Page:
The 12-week Edmonds Community Police Academy was a free opportunity for private citizens to learn about law enforcement. (Jennifer Bardsley)

The 12-week Edmonds Community Police Academy was a free opportunity for private citizens to learn about law enforcement. (Jennifer Bardsley)

An inside look at how law enforcement works

A pregnant mother. A man who rescues abused horses and donkeys. A new father. A softball coach. These were some of the people I had the privilege of learning from the past three months, and all of them were officers in the Edmonds Police Department. Organized by Officer Tabatha Shoemake, the Edmonds Community Police Academy was an opportunity for citizens to get an inside look at how law enforcement works. It covered everything from homicide investigation to traffic stops.

The main reason I signed up for this free program was because as an author, I wanted to be better able to write about police work in my books. Every Thursday night was packed with information and I took copious notes for future reference. I was there for my writing career, but the knowledge I gained as a citizen was profound. I realized there were basic things about law enforcement that I’d been ignorant about my entire life.

Take civilian jobs, for example. I did not know that there were civilian jobs at the police department. In fact, the Edmonds Police Department has 71 authorized positions, which includes 55 officers, 3 command staff and 13 civilians. The records department presentation was fascinating. They handle everything from public information requests to concealed carry permit licenses. If you want to help your community but don’t want to become an officer, a civilian job could be right for you.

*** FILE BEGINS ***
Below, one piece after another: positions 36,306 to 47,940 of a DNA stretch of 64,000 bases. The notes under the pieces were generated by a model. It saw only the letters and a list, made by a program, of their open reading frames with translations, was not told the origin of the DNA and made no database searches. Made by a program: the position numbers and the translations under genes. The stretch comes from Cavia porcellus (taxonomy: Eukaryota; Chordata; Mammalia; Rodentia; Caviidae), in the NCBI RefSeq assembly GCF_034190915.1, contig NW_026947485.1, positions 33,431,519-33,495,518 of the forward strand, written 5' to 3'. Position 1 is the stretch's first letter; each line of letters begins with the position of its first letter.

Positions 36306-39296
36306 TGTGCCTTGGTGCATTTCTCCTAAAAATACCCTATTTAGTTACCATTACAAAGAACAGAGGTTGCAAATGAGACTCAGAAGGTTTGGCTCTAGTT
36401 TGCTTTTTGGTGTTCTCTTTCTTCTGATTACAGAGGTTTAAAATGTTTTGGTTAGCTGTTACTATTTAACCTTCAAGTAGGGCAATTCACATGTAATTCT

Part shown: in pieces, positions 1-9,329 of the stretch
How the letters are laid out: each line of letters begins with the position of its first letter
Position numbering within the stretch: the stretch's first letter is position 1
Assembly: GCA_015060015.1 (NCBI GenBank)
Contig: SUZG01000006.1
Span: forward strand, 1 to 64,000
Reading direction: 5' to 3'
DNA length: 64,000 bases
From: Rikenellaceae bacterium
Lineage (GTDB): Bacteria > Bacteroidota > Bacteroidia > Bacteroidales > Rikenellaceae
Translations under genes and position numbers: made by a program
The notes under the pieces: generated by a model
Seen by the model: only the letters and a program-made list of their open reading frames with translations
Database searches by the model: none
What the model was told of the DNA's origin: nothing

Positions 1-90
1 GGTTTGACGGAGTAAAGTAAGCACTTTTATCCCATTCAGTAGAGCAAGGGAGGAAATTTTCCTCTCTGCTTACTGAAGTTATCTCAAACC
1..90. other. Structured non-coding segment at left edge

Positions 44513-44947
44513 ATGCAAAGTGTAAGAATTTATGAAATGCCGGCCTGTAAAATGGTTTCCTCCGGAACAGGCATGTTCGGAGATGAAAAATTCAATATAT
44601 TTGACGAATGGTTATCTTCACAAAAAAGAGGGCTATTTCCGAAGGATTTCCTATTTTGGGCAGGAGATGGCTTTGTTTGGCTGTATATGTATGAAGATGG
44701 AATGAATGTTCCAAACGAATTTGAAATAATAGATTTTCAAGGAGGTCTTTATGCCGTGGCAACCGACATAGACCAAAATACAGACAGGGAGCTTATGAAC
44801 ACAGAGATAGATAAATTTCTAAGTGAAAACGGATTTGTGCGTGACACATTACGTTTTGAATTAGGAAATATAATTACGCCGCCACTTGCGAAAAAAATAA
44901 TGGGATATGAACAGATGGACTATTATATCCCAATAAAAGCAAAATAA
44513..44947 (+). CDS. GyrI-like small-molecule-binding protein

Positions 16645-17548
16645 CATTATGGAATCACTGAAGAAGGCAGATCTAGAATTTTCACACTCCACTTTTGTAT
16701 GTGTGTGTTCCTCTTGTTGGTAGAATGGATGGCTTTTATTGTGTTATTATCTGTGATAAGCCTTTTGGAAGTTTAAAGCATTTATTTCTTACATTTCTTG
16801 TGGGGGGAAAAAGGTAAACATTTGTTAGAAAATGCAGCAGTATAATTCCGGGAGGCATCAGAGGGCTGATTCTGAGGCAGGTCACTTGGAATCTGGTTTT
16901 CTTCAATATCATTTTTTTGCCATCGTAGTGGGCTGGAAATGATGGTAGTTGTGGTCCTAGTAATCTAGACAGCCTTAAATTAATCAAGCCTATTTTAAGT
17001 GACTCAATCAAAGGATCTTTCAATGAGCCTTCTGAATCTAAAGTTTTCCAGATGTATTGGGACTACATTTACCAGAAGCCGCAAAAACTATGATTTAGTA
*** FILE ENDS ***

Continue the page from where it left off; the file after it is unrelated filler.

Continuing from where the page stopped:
The Edmonds Police Department has nine positions vacant right now, with seven of those being for officers. They look for people with pristine background checks and exceptional customer service skills. Here’s another cool new thing I learned. Officer trainees start earning money right off the bat. They are paid to attend police academy. If you know someone who is interested in law enforcement, they can email or call 425-257-4689 for more information.

Another thing I learned was about economics. I used to be a teacher. I’ve always known that affluent cities usually have better-funded schools than poorer ones. It turns out it’s the same way with law enforcement. Well-funded departments like in Edmonds have some of the best safety equipment available. They go above and beyond in terms of officer training, too, because they have the budget to do so. The Edmonds Police Department is one of approximately 60 accredited law enforcement agencies in the state. The majority of agencies don’t reach that level of accreditation. I’m going to remember that the next time I pay my astronomically high property tax bill. Yes, it’s costly, but Edmonds residents are paying for a police force with expert training in emotional intelligence, deescalation tactics and judicious use of force.

One of the most memorable classes was taught by Snohomish County 911. Before that presentation I had the false notion that when I called 911 the dispatcher would know exactly where I was calling from. This isn’t the case because Snohomish County 911 doesn’t yet have “Next Gen 911” capability. If you call 911 it’s important to tell the dispatcher your address at least two times.

The biggest takeaway from attending this program was humanizing people who wear the badge. The only police officer I’d ever met before this year was my D.A.R.E. officer in sixth grade. Now, I’ve met at least a dozen officers, heard their life stories and seen pictures of their families. When I come across a police car while driving around Edmonds, I look closely to see if it’s someone I recognize.

Will there be a crime novel in my future? Probably not, but I could see myself writing a small town romance about a fraud victim someday. Even if I never write one word though, the civic knowledge I gained was worth it.

Jennifer Bardsley publishes books under her own name and the pseudonym Louise Cypress. Find her online on Instagram @jenniferbardsleyauthor, on Twitter @jennbardsley or on Facebook as Jennifer Bardsley Author. Email her at

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